Tetanus Antitoxin is prepared from the blood of healthy horses that have been hyperimmunized. It is recommended for use as an aid in the prevention and treatment of tetanus in animals. Each serial is tested for purity, safety, and antitoxin unitage in accordance with applicable standard requirements issued by USDA.
Tetanus is caused by a neurotoxin (poison) produced by the growth of Clostridium tetani, an anaerobic (lives without air) micro-organism, in necrotic tissue.
Affected animals become stiff, have great difficulty swallowing, and an increased pulse rate. Breathing is labored. Spasmodic contractions of the muscle system occurs, extending muscles of the jaw. Thus, the term “lockjaw” is frequently applied. Legs are often spread and the tail is stiff with abdominal muscles retracted. Tetanus stricken animals may be unusually sensitive to light and heat. Temperature of the animal generally remains normal, elevating only shortly before death.
Administration of Tetanus Antitoxin is recommended for use whenever a non-immunized animal, or one whose immune status is unknown, suffers a deep penetrating wound that has or may become contaminated with soil. It provides quick, short-term protection. Antitoxin may also be administered to animals following castration, docking, and other operations performed on premises upon which tetanus infection has been a problem.
Vaccination with tetanus toxoid is recommended for healthy domestic animals not infected with tetanus, to establish an active immunity for prevention against disease.
Dosage and Administration
Tetanus antitoxin confers immediate passive immunity lasting about 7 to 14 days. 1500 units administered subcutaneously or intramuscularly is the recommended dose for prevention. 5 ml equals 1500 units.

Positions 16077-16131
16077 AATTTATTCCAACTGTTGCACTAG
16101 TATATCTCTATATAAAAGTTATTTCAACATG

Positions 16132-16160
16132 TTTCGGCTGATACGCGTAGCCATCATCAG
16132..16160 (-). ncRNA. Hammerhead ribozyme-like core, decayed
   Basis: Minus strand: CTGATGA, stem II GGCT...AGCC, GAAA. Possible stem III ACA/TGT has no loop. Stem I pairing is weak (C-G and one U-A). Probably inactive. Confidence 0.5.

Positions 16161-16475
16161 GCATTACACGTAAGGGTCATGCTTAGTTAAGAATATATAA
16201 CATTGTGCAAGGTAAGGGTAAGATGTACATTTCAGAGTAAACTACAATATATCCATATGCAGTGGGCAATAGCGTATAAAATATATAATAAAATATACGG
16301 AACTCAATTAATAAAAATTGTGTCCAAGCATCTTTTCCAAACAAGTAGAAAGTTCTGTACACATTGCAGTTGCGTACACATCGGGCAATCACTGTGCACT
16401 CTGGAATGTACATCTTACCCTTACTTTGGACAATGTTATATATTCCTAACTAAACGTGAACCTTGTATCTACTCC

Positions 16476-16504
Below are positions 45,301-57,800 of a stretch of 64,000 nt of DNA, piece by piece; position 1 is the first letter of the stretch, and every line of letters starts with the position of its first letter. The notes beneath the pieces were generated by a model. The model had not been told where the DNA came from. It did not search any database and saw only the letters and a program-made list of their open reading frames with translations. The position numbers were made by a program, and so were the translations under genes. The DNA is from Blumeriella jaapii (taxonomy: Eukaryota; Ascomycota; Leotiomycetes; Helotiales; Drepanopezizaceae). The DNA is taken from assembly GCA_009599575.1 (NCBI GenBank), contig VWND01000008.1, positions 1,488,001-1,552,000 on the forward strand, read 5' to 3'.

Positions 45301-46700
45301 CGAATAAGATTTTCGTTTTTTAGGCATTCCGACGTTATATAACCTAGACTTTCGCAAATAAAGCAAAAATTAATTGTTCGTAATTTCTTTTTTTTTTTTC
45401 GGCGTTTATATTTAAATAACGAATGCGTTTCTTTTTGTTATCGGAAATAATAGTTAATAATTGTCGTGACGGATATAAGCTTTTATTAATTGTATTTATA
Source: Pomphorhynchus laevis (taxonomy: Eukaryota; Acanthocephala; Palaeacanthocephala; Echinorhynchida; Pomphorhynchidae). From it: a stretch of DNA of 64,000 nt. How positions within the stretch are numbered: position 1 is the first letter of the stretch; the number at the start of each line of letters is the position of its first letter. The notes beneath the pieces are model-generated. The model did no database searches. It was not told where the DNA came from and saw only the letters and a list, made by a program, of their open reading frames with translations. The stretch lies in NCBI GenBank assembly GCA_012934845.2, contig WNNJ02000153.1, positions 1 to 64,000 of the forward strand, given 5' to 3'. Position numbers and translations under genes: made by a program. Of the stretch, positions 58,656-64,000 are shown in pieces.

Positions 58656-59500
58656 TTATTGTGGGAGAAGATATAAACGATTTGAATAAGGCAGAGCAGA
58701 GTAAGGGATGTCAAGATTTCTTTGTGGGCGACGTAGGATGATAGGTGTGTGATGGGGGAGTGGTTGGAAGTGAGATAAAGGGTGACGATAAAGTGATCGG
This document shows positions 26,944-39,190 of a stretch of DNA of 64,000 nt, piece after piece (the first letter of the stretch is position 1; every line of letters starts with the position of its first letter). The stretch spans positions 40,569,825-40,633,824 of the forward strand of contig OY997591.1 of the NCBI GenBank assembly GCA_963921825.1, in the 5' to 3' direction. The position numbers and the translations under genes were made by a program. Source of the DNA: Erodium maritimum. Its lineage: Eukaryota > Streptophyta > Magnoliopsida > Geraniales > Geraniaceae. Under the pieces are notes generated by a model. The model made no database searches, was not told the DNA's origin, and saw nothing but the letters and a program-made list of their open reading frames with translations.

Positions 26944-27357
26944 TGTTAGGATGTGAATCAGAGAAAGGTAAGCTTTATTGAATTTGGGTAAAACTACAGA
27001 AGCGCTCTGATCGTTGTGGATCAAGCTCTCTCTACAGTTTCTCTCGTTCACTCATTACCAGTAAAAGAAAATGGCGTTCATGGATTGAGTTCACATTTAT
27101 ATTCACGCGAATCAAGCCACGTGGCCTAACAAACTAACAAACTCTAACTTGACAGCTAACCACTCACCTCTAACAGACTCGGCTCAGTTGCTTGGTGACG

Large doses of Tetanus Antitoxin may provide a beneficial response in animals already infected with tetanus, but success of treatment is not assured. For treatment; administer 10,000 to 50,000 units to horses and cattle, 3,000 to 15,000 units to sheep and swine.
Animals that suffer slow healing puncture wounds or deep abrasions should be given a second dose of antitoxin in 7 days and additionally as considered necessary.
Anaphylactoid reaction may occur following administration of products of this nature. If noted, administer adrenalin or equivalent.
A condition referred to as “serum hepatitis” infrequently occurs in horses. The literature associates this partially with the injection of biologics containing equine serum or tissue. This connection is based, at the present time, upon supposition and not upon scientific evidence, as efforts to experimentally reproduce such a condition in horses have not been successful. It seems prudent, however, in view of the published implication, to make users aware of it. Some of the same publications, that refer to “serum hepatitis” continue to recommend the use of Tetanus Antitoxin in horses that have suffered wounds that may have been contaminated with Clostridium tetani and the immunization status is unknown. If user has any questions consult with a veterinarian.
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